Coping with a diagnosis of cancer is difficult. For many people, the coronavirus is an extra concern and worry. Help and support is available and there are things you can do to help yourself.
I'm worried because my treatment has changed/been delayed
As a result of the outbreak, there may be changes to your hospital appointments and treatment plan. Some people are having telephone appointments with their consultant or specialist nurse instead. It is understandable that you might miss the reassurance of going into the hospital clinic to see familiar faces.
Your healthcare team will do their best to support you and protect you from developing COVID-19. If coronavirus is a particular worry for you, do mention this. Write down any questions you have so that you remember to ask them.
It is understandable that you might feel very worried if your cancer treatment changes or is delayed. Cancer treatment usually feels urgent, and it can be very unsettling to face changes to your treatment plan.
Understanding more about how your team make decisions about treatment might help you to cope. Our page about treatment and coronavirus has more information about how and why doctors make decisions.
Coping with worry and anxiety
It can be very difficult if you are advised to stay at home and reduce face-to-face contact. Getting support from others is important. Talk to those close to you when you can and stay in touch in whatever way you can, whether by phone, online or letter. It helps to share what is making you anxious. And knowing you are not alone can help you cope better.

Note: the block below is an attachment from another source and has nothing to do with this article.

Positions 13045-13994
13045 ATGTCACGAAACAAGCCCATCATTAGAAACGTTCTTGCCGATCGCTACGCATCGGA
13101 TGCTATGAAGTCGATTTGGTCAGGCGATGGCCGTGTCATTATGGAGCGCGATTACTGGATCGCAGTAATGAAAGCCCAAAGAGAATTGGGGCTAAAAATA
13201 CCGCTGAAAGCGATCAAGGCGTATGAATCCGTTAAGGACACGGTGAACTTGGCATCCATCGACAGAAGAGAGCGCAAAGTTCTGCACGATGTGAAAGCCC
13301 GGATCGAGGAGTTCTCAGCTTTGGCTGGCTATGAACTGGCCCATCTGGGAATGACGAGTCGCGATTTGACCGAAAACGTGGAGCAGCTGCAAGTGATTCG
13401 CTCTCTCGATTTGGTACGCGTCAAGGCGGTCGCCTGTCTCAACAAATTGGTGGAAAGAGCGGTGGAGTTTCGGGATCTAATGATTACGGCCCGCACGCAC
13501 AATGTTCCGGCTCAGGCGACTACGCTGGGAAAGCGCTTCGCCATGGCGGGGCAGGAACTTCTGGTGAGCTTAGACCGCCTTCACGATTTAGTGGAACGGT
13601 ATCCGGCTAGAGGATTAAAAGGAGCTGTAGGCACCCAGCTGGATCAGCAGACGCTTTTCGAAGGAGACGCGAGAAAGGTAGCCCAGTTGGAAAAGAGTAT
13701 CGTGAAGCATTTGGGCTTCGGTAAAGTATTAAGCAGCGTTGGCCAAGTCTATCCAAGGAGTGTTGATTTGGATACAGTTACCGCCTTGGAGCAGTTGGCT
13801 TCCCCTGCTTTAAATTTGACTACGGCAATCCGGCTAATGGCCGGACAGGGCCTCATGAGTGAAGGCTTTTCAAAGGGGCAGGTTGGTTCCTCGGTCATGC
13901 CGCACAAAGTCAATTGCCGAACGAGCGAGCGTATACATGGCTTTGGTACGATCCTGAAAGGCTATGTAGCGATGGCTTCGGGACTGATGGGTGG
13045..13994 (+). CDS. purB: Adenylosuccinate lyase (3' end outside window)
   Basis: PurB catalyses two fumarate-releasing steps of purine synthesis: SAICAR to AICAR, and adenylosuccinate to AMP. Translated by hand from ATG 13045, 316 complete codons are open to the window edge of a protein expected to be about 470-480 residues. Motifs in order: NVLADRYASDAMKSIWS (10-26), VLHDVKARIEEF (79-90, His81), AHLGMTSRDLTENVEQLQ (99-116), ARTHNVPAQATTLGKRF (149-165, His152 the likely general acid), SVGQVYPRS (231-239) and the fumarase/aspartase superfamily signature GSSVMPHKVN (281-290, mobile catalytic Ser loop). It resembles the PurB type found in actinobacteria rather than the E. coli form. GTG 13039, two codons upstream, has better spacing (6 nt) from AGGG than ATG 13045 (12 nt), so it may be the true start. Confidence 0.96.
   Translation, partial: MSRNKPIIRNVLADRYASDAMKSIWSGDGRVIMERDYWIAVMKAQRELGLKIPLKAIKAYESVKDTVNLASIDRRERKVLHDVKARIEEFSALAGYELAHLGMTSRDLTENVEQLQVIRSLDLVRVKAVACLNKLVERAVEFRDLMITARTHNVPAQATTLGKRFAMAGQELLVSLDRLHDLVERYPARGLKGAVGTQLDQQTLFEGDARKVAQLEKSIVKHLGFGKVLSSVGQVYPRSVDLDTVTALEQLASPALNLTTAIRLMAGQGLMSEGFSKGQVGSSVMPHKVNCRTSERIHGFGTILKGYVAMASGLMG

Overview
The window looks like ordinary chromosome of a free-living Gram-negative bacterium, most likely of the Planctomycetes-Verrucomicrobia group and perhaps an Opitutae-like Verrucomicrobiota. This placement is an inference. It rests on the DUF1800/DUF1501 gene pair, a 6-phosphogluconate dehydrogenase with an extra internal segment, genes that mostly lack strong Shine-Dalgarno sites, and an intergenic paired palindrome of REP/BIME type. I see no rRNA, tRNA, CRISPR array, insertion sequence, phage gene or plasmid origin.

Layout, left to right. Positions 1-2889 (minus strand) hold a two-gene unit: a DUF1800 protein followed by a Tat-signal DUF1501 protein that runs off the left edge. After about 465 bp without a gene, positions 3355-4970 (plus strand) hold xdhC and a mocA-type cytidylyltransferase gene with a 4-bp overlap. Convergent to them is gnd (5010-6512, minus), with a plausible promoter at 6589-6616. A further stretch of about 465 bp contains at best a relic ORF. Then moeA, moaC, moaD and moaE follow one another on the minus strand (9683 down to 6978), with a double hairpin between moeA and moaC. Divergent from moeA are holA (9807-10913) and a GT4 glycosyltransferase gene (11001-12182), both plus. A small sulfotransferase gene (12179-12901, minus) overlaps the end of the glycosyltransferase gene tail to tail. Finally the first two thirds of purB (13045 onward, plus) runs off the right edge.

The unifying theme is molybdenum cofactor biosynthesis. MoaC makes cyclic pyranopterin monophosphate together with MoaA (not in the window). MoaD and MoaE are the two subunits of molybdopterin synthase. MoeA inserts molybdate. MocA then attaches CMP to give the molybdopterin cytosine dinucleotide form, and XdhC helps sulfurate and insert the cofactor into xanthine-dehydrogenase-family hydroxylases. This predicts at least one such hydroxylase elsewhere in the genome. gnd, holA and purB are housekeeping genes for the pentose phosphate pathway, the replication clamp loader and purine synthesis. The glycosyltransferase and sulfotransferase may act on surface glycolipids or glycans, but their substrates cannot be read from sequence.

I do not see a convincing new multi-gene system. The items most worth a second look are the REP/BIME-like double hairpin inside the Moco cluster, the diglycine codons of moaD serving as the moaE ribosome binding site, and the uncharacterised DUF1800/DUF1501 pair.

If you are feeling scared or anxious about coronavirus, it might be sensible to limit the time you spend looking at social media or news on TV. Only use reliable sources of information, such as our information and NHS websites.
- Have a routine.
- Eat a healthy diet, drink plenty of fluids and avoid getting into unhealthy habits such as smoking or drinking alcohol.
- Keep active - the NHS website has tips for keeping fit at home.
- Try to do things you enjoy such as reading, jigsaws, cooking, drawing.
- Keep in contact with family and friends – use an app so you can see them, you could eat a meal together while chatting.
- Get fresh air – open your windows, if you have a garden go in it, or sit on your step keeping at least a 2 metre distance from anyone.
Where can I get help and support?
You can call our nurse freephone helpline on 0808 800 4040. They are available from Monday to Friday, 9am to 5pm. Or you can send them a question online.
Cancer Chat is our online forum where you can share experiences.
There are different charities and organisations that offer online support or telephone support:
- Mind, the mental health charity has advice about coping with being at home.
- Every mind matters, is a NHS website offering information and support to help you keep well while you have to stay at home.
- NHS mental health apps can help you deal with anxiety.
Can I get help with getting food and medicines?
Many local authorities have schemes to help with things like shopping and getting medicines. There might also be a local volunteer scheme in your area. Contact your local council to find out more or check your local authority's website.
NHS Volunteer Responders
In England the NHS Volunteer Responders can:
- collect shopping, medicines and other important items
- contact you with a friendly phone call
- help you get to medical appointments by giving you a lift
Help with shopping and medicine is also available in the other UK countries.
You can read more about how to live well during the coronavirus pandemic.